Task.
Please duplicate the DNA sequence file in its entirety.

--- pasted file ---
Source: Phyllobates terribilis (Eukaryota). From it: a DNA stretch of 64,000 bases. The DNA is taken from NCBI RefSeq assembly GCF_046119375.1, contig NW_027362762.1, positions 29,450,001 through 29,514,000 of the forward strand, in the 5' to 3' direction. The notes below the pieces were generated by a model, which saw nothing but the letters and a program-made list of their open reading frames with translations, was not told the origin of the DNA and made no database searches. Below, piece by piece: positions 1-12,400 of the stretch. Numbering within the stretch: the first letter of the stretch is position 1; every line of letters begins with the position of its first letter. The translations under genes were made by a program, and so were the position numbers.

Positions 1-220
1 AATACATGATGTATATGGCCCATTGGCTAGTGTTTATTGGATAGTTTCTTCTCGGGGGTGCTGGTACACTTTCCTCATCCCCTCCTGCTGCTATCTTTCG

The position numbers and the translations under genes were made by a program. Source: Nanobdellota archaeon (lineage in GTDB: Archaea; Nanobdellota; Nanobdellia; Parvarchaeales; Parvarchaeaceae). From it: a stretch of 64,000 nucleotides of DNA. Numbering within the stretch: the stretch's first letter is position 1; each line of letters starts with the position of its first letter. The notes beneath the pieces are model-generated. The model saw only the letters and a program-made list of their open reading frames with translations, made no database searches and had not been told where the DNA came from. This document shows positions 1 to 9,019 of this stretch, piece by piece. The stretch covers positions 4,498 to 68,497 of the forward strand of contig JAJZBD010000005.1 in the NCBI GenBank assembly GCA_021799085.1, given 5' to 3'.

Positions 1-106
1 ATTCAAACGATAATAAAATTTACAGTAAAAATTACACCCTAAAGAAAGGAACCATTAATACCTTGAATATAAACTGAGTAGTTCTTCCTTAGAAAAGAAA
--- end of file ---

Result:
Source: Phyllobates terribilis (Eukaryota). From it: a DNA stretch of 64,000 bases. The DNA is taken from NCBI RefSeq assembly GCF_046119375.1, contig NW_027362762.1, positions 29,450,001 through 29,514,000 of the forward strand, in the 5' to 3' direction. The notes below the pieces were generated by a model, which saw nothing but the letters and a program-made list of their open reading frames with translations, was not told the origin of the DNA and made no database searches. Below, piece by piece: positions 1-12,400 of the stretch. Numbering within the stretch: the first letter of the stretch is position 1; every line of letters begins with the position of its first letter. The translations under genes were made by a program, and so were the position numbers.

Positions 1-220
1 AATACATGATGTATATGGCCCATTGGCTAGTGTTTATTGGATAGTTTCTTCTCGGGGGTGCTGGTACACTTTCCTCATCCCCTCCTGCTGCTATCTTTCG

The position numbers and the translations under genes were made by a program. Source: Nanobdellota archaeon (lineage in GTDB: Archaea; Nanobdellota; Nanobdellia; Parvarchaeales; Parvarchaeaceae). From it: a stretch of 64,000 nucleotides of DNA. Numbering within the stretch: the stretch's first letter is position 1; each line of letters starts with the position of its first letter. The notes beneath the pieces are model-generated. The model saw only the letters and a program-made list of their open reading frames with translations, made no database searches and had not been told where the DNA came from. This document shows positions 1 to 9,019 of this stretch, piece by piece. The stretch covers positions 4,498 to 68,497 of the forward strand of contig JAJZBD010000005.1 in the NCBI GenBank assembly GCA_021799085.1, given 5' to 3'.

Positions 1-106
1 ATTCAAACGATAATAAAATTTACAGTAAAAATTACACCCTAAAGAAAGGAACCATTAATACCTTGAATATAAACTGAGTAGTTCTTCCTTAGAAAAGAAA